Mirjana BorenovićPersonal assistance and user experience - Pg. 301 - 317Keywords: disability, independent living, evaluation, empathy, user representatives, disabled
In the 2019, a new Personal Assistance Act came into force with certain amendments and corrections. According to it, the individual’s need for personal assistance is evaluated by the expert commission which produces a shared opinion about the contents and extent of personal assistance. The paper deals with the issue of inclusion and evaluation of user experience in the expert commissions. According to the law and current practice, people with disabilities can participate in the expert commissions as social work experts or as user representatives, if the applicant wishes to have a representative in his/her commission. The research done in 2019 proves that the involvement of people with disabilities in the expert commissions is essential for the success of the assessment, as it reduces the possibility of biased assessment based on prejudices against people with disabilities and the lack of understanding of their real abilities. Due to a similar life experience and knowledge of the field, a trusting relationship is established more quickly, which enables a sufficiently precise insight into the life of the individual so that a realistic assessment of the individual’s need for personal assistance can be made.
Jolanda Stevanović, Katja Ronchi, Aljana Grčko GradišarThe most frequent social problems of people after lower limb amputation at the University Rehabilitation Institute of the Republic of Slovenia – Soča - Pg. 319 - 329Keywords: social work, rehabilitation, disability rights, team work, biopsychosocial approach, multidisciplinary team
The paper is based on a research study about social work with people after lower limb amputation at the University Rehabilitation Institute of the Republic of Slovenia – Soča, Department for rehabilitation of patients after amputation, where a social worker is a member of a multidisciplinary medicine rehabilitation team. It is the first social work study in Slovenia addressing the most frequent social problems of people after lower limb amputation. The results indicate that the majority of individuals after lower limb amputation and their relatives are poorly informed about the possibilities for help at home and the rights arising from disability, as well as with the possibilities and procedures of obtaining the rights pertaining to social, health and disability insurance. Individuals were facing difficulties in various areas, such as care and support at home, social inclusion into the community, car driving, socioeconomic status and administrative procedures.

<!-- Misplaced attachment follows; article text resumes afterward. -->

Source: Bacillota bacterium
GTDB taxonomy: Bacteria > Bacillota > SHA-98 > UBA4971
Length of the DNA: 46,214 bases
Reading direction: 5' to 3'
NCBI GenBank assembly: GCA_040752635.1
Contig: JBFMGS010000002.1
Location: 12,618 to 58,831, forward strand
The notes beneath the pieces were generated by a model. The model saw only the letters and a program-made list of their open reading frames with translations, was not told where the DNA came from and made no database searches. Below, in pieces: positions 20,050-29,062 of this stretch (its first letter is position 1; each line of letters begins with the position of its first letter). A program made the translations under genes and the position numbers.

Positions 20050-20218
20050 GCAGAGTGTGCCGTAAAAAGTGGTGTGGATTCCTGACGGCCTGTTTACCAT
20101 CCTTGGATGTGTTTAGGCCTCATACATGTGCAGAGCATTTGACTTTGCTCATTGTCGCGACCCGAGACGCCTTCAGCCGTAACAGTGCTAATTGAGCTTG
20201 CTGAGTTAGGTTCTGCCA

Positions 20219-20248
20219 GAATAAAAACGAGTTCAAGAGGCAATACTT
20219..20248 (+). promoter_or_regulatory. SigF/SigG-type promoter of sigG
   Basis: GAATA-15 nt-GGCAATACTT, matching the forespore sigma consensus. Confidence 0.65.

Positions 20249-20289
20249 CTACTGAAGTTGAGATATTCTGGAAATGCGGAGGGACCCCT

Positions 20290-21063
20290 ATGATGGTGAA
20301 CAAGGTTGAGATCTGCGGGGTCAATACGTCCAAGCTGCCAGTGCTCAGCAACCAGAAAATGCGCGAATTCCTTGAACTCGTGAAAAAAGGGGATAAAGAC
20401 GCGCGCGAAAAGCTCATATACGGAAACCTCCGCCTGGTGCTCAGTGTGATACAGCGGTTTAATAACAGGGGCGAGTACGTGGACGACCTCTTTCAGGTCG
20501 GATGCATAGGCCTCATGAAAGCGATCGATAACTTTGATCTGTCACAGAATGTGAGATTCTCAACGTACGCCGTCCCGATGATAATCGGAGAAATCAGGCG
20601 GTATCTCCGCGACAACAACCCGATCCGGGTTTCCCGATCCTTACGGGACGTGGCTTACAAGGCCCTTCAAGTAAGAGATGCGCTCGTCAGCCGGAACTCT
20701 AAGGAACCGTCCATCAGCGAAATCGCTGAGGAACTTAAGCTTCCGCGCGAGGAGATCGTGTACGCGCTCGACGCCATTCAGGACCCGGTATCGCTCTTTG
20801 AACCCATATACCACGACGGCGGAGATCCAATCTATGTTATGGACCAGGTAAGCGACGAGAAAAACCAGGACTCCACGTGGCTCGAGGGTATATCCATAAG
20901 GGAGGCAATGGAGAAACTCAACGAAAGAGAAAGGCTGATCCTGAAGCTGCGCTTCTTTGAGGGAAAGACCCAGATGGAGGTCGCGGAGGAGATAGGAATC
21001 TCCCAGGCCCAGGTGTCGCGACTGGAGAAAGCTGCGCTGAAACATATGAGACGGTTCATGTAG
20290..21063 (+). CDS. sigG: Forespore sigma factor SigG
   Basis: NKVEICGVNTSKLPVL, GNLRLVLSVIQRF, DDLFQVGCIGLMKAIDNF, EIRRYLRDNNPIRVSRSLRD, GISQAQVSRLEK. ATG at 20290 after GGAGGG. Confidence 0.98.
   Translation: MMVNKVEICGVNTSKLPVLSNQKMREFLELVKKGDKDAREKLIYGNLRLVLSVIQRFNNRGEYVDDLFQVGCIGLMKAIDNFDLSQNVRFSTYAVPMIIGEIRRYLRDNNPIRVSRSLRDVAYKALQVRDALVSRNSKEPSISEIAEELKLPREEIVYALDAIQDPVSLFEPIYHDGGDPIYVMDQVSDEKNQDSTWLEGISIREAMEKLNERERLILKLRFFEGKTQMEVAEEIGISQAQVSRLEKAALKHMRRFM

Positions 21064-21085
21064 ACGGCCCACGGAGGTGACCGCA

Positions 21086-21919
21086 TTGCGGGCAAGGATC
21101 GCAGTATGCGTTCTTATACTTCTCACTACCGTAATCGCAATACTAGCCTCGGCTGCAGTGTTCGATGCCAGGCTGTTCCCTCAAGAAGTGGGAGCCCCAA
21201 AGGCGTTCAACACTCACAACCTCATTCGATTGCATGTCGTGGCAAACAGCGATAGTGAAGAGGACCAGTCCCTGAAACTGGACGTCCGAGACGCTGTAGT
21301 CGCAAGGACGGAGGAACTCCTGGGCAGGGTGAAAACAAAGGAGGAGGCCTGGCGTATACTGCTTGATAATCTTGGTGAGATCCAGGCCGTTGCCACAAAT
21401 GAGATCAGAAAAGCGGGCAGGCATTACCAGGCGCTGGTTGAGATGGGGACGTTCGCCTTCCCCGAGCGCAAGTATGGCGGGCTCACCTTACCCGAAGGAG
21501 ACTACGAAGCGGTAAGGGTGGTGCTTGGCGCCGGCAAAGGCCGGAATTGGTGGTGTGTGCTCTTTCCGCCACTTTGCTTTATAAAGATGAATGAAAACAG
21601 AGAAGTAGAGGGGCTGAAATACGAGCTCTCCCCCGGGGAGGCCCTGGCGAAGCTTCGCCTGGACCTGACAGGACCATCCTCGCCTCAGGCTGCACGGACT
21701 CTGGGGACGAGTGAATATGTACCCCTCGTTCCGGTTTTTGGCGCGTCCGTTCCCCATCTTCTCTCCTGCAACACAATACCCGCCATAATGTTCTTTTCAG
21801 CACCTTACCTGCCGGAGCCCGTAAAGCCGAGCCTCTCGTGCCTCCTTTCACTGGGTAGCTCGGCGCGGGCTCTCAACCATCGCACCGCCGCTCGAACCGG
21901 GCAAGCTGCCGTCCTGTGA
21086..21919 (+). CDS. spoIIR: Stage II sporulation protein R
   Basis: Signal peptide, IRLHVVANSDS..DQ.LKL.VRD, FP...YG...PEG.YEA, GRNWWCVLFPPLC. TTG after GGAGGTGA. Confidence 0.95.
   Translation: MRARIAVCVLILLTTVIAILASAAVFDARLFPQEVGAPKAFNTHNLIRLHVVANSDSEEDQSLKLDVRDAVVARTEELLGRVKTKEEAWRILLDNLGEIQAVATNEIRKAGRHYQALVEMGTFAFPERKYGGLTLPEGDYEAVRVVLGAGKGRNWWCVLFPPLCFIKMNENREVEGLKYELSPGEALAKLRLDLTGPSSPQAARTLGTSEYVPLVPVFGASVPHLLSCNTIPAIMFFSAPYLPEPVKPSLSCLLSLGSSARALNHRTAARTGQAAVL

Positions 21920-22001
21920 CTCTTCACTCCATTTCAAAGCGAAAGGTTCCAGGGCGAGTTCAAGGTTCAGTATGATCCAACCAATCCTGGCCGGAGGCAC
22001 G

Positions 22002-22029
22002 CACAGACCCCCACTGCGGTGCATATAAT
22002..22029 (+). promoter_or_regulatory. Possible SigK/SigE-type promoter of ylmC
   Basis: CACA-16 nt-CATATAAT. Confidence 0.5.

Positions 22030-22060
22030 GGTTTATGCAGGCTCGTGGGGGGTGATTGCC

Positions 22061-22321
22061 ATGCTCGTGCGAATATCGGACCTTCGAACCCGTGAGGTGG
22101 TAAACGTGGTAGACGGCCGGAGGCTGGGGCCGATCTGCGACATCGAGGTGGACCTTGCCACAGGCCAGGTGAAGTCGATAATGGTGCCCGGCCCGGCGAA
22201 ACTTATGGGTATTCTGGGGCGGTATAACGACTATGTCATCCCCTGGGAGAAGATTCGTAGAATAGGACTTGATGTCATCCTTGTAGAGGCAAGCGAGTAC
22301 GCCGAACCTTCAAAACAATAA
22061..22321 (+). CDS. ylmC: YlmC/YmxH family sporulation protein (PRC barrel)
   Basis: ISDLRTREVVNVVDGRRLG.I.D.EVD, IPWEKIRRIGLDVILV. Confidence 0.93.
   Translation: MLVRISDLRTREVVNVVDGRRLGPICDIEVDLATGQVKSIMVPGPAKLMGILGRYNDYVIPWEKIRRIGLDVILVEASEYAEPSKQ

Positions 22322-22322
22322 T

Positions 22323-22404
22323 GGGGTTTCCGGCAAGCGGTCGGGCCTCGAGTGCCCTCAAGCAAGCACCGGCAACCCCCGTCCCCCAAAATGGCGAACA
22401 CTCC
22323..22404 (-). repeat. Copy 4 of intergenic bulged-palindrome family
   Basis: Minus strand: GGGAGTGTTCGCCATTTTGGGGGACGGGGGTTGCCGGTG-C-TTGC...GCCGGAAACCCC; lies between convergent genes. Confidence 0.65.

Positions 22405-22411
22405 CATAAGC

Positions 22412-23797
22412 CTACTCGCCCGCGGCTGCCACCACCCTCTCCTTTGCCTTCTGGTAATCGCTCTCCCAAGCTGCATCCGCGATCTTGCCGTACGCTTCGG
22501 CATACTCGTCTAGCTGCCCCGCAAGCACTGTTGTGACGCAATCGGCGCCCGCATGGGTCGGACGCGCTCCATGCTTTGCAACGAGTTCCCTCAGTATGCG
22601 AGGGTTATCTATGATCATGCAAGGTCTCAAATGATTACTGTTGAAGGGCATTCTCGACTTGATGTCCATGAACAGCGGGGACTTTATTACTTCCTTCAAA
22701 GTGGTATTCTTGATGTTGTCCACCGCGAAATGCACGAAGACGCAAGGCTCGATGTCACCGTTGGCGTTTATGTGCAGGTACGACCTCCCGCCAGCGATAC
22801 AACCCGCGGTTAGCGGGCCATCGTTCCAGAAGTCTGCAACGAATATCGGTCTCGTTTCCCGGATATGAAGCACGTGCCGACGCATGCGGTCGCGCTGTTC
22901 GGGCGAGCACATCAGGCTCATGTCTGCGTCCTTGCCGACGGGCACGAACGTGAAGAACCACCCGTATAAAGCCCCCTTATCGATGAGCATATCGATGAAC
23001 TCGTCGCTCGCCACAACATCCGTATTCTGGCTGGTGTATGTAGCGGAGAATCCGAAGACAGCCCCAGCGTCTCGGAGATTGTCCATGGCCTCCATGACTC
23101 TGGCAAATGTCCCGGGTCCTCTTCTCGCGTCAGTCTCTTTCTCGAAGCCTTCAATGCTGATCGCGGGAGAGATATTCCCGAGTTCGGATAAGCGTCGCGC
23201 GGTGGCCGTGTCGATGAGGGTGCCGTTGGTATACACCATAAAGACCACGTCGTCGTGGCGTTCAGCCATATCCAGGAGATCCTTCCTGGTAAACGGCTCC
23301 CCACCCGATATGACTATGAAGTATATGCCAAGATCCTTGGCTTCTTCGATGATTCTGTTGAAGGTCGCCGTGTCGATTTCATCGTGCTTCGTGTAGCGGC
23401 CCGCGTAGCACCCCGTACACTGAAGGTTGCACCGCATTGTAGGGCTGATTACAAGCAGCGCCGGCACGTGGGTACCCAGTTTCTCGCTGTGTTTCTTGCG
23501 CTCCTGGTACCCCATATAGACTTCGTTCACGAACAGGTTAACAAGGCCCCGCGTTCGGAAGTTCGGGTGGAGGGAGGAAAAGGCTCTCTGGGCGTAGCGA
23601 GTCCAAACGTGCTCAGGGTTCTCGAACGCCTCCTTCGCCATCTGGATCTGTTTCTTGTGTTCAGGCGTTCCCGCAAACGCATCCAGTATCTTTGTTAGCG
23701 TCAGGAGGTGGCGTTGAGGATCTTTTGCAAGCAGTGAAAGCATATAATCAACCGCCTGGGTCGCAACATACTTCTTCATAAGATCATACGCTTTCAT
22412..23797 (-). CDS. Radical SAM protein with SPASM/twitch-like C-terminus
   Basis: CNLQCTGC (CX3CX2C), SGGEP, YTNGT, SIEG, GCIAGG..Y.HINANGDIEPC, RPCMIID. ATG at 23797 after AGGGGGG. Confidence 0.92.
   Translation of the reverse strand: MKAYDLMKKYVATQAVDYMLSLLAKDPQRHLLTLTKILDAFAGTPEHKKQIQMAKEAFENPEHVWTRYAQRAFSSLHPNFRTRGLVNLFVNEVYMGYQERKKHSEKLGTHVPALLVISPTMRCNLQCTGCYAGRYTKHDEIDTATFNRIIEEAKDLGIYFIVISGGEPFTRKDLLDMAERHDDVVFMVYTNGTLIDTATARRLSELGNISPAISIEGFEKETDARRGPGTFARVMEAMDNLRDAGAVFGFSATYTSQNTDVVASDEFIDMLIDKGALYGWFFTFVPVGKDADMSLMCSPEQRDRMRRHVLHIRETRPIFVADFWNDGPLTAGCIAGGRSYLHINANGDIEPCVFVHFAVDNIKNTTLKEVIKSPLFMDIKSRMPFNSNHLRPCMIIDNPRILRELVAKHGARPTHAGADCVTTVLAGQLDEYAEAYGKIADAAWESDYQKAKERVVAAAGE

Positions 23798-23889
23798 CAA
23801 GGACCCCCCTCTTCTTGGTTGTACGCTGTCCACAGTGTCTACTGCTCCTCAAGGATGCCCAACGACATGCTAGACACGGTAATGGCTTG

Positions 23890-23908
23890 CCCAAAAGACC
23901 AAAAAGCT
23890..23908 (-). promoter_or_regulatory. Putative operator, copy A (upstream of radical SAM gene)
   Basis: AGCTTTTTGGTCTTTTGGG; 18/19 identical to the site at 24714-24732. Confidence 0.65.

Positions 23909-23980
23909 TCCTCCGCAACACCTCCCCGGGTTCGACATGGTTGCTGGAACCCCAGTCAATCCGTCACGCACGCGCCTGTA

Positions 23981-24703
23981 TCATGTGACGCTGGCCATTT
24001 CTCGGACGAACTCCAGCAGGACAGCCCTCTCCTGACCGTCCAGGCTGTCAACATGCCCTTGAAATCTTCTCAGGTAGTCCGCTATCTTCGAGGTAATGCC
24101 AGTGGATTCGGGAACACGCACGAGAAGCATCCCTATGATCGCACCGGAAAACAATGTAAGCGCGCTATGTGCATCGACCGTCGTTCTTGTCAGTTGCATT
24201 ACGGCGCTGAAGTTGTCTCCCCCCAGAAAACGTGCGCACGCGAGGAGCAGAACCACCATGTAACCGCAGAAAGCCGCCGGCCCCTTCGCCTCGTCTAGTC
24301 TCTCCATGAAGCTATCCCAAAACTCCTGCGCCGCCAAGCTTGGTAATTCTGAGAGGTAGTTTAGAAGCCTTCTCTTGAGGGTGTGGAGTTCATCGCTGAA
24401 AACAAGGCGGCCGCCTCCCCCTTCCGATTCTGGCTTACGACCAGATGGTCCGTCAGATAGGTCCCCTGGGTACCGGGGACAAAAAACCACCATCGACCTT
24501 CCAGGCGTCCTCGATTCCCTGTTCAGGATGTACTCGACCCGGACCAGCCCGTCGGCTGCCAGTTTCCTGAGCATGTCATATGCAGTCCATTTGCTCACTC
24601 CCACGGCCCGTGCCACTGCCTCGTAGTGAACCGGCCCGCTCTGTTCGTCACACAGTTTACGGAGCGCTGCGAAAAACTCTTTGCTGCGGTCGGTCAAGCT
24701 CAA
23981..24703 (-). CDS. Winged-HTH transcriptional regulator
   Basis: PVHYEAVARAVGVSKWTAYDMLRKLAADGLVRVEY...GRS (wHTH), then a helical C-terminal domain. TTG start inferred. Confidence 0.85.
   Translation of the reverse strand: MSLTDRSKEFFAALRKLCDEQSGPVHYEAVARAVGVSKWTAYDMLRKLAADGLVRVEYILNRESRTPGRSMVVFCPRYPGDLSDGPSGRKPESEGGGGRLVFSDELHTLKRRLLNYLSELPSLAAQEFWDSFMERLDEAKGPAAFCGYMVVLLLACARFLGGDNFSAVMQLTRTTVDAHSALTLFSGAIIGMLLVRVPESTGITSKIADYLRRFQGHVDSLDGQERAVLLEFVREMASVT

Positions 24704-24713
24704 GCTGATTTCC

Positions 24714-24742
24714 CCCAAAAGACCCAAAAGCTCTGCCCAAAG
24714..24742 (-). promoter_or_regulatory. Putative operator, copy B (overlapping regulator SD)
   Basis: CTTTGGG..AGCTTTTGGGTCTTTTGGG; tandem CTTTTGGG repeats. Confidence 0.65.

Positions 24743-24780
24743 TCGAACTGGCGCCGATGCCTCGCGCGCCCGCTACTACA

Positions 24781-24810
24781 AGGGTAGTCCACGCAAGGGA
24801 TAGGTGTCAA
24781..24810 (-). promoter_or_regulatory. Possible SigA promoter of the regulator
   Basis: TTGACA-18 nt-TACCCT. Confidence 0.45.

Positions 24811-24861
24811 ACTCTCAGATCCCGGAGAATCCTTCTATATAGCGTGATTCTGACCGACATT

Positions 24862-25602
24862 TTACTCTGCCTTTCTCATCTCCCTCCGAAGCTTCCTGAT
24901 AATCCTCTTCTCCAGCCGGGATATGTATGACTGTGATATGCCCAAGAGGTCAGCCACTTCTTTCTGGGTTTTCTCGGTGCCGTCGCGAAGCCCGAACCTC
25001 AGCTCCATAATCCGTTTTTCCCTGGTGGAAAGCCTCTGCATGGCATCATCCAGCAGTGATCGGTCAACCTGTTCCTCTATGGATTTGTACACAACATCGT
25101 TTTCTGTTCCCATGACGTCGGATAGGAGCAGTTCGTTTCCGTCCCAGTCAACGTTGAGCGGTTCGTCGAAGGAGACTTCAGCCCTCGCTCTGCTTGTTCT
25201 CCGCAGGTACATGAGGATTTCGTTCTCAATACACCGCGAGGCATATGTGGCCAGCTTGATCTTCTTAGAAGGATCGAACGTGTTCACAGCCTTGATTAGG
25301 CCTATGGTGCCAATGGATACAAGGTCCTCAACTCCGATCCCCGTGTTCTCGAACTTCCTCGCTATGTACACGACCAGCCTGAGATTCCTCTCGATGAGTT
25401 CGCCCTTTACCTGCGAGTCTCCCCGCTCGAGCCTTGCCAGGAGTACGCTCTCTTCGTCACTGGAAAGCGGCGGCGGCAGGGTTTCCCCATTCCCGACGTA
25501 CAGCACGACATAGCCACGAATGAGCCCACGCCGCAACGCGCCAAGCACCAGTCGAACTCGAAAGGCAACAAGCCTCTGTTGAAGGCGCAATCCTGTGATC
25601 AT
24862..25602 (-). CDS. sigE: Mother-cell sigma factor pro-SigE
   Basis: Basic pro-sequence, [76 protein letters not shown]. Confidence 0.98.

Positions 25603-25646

Katarina Cesar, Branko Gabrovec, Liljana RihterActive aging from the perspective of older people - Pg. 331 - 346Keywords: demographic change, population aging, health, quality aging
The challenge of a long-lived society is how to provide such support and help that we will be able to age as healthily and independently as possible. The article shows what are the important factors of quality aging, with special emphasis on the importance of a healthy lifestyle and within this, sports and recreational activity and social networks. A quantitative study on a non-randomized convenience sample of 209 people over the age of 65 conducted by a survey found that almost all surveyed older people estimate that they can maintain a healthy lifestyle and that their lives are most affected by age. Almost half of them are engaged in exercise three times a week or more, but more frequent activity is not associated with better health. More than half have three or more people available to whom they can turn for help, and they also better assess their health. However, self-assessment of health is not related to the frequency of socializing. The more educated are more likely to believe that they can influence their health through their lifestyle. Familiarity with activities and events for a healthy lifestyle, however, is weak. To promote a healthy lifestyle, measures are needed at all levels – micro, mezzo and macro.
Nina PlešecCooperation of school counselling service with parents of children with special needs - Pg. 347 - 358Keywords: social work in school, individualised programme, placement procedure, school counselling, participation of children, participation of parents
The paper examines working with children with special needs in regular primary school and focuses on the problem of lack of professional support that parents receive during the procedure of determining their children’s special educational needs. It describes the role of school counselling service and the role of parents in the processes of cooperation and the creation of an individualised programme for a child with special needs. The aim of the research, which was conducted for the empirical part of a BA thesis, was to obtain, through interviews, the perspective of social workers who are working in school counselling service and the aspect of parents about the whole procedure of determining special educational needs. But above all, to highlight the experience of parents on the way to obtaining additional professional assistance. Results obtained through interviews with social workers indicate that social workers have noticed that parents have some prejudices and fears related to labelling their child. Parents consider that greater cooperation with is needed with school counselling service. The findings of research show that in the future bigger attention should be given to the formation and the implementation of individualised programmes in primary schools and their professional work with parents and children with special needs, rather than to the procedure of determining their children’s educational needs.